kaelan's Reviews > Samuel Johnson: The Major Works

Samuel Johnson by Samuel Johnson
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Nov 07, 2013

it was amazing
bookshelves: criticism, essays, for-school, poetry
Read from January 23, 2012 to January 09, 2013

I like to think that reading this book—an activity which has occupied me for about the last year of my life—has been rather akin to an arranged marriage. What began without love—or, at most, the minutest spark of attraction—has developed, over the arduous months, into a bond of considerable strength. I can't say that I love Johnson; but I feel, for better or for worse, that he is a part of me now.

The following sub-reviews concern what I deem to be the most important works in this collection, and were written at various points during my reading.

The Vanity of Human Wishes: 4/5

I had to read this a few times (over the span of several months) to realize that it is a great poem. The heroic couplets may get tiresome, but that only means you're reading it too fast. Take your time, and Johnson's genius will reveal itself. Good to read in conjunction with Rasselas, as the two are very similar thematically.

An Account of the Life of Mr Richard Savage: 4/5

Savage was the original Neal Cassady. Johnson, for his part, strives for both honesty and compassion in his portrayal of a man who's singular, complicated, and often rather unlikable.

Periodical Essays: 4/5

These essays, taken from The Rambler and The Idler, offer a taste of the range and depth of Johnson's opinions. The essays are short—two-and-a-half pages on average—and are both articulate and engaging. Highlights include the more 'fiction-y' pieces, such as "The Vultures View of Man"—a vignette about a couple of vultures debating the possible rationality of human beings—and "European Oppression in America"—a moving argument against colonialism. While the prose and the subject matter are sometimes dated, the general sentiments contained in these essays are not.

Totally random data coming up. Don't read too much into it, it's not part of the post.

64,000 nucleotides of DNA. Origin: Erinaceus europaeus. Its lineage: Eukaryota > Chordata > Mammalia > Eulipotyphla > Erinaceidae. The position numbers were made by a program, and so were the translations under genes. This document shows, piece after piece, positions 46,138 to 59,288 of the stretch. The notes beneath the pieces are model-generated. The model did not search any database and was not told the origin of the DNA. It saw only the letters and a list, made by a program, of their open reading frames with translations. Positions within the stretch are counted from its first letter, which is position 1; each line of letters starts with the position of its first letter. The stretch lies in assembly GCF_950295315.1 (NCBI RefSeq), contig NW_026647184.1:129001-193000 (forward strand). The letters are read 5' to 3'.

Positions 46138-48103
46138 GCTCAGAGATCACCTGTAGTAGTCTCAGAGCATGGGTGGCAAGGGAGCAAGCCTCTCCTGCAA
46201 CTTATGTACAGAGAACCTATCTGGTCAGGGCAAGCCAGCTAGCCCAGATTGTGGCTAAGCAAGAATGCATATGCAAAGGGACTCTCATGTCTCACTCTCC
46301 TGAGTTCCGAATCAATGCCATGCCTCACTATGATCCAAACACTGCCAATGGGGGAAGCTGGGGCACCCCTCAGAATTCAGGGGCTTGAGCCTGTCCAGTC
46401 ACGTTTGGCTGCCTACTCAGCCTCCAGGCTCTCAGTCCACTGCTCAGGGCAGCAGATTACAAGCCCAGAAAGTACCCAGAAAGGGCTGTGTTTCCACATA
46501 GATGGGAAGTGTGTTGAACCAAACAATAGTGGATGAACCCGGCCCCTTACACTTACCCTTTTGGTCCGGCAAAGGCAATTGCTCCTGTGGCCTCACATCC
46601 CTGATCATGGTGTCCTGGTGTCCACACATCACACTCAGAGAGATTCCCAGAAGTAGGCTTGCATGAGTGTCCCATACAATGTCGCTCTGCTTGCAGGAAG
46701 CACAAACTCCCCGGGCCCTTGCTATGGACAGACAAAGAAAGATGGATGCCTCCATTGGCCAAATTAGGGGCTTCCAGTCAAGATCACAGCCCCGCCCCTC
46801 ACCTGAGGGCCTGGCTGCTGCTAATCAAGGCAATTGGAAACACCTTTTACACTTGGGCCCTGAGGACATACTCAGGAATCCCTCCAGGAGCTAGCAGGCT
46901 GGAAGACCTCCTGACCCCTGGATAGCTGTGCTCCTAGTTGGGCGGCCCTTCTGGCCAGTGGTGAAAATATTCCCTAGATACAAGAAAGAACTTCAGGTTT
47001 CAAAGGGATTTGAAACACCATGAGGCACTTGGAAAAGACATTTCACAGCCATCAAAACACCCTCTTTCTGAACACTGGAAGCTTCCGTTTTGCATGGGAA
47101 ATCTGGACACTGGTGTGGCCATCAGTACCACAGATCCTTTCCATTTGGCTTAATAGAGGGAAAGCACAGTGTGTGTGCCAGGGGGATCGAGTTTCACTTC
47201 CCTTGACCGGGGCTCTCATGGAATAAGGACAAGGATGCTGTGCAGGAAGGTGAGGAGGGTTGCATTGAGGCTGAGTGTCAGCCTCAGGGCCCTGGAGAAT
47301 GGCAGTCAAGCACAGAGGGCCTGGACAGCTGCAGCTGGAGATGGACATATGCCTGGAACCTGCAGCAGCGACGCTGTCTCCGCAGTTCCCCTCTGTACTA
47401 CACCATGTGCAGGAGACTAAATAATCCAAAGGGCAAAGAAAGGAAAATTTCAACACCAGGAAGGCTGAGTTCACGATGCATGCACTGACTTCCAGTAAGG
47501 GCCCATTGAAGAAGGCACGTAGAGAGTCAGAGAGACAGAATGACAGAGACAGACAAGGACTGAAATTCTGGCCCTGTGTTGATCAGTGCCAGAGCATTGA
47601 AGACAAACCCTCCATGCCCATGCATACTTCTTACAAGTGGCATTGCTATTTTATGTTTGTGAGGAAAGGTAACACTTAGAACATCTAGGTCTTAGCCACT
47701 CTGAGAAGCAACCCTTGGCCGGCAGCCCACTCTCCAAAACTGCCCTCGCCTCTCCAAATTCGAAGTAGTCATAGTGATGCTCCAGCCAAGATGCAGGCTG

A Dictionary of the English Language: 4/5

In 1755, Dr. Johnson published the first comprehensive dictionary of the English language. In this preface to his monumental achievement, he (predictably) discusses linguistics and lexicography—the value here is mainly historical; but also (more unpredictably) he touches upon the nature of ambition, and what it means—and what it feels like—to attempt the impossible.

Rasselas: 4/5

I have nothing against a writer spouting their personal ideology under the guise of fiction; it only bothers me when it's done poorly—see: Ayn Rand. Like Rand, Johnson's characters often serve as literal mouth-pieces for the author's own ideas. Unlike Rand, however, Johnson can actually write.

The work functions as a(n incomplete?) priamel: a quest for the fount of human happiness. Of course, while Johnson dismisses many possible routes, his answer is not immediately forthcoming. In fact, Rasselas may be looked at as a slightly more pessimistic version of "The Vanity of Human Wishes"—and that's saying something.

This work is also chock-full of quotable passages (OK, that depends on what your definition of "quotable" is). Among my favourites:
When the desultory levity of youth has settled into regularity, it is soon succeeded by pride ashamed to yield, or obstinacy delighting to contend.

Now tell that to your parents!

The Plays of William Shakespeare: 3/5

The centerpiece of this work is the preface, in which Johnson embarks on a slightly long-winded—yet rhetorically admirable—defense of Shakespeare's artistic merit. This is followed by a (not-so-brief) account of his (Johnson's) editorial procedures in regards to the present edition. It's interesting to note how much Johnson's methodology actually anticipates modern critical approaches. Also interesting is Johnson's response to Voltaire, who had complained about Shakespeare's depiction of royalty: "petty cavils of petty minds," Johnson writes back—what a guy!

The Fountains: A Fairy Tale: 4/5

I think "The Fountains" may encapsulate everything I love about Johnson: his cynicism, his delightfully heavy-handed morality, and, of course, his satirical genius. An online copy of the text can be found here; and I dare you to read it. If you don't like it, then you probably won't enjoy this book. But on the off chance that it happens tickle your fancy, perhaps you might try some of his longer works—maybe "Vanity," or, if you're particularly adventurous, "Rasselas."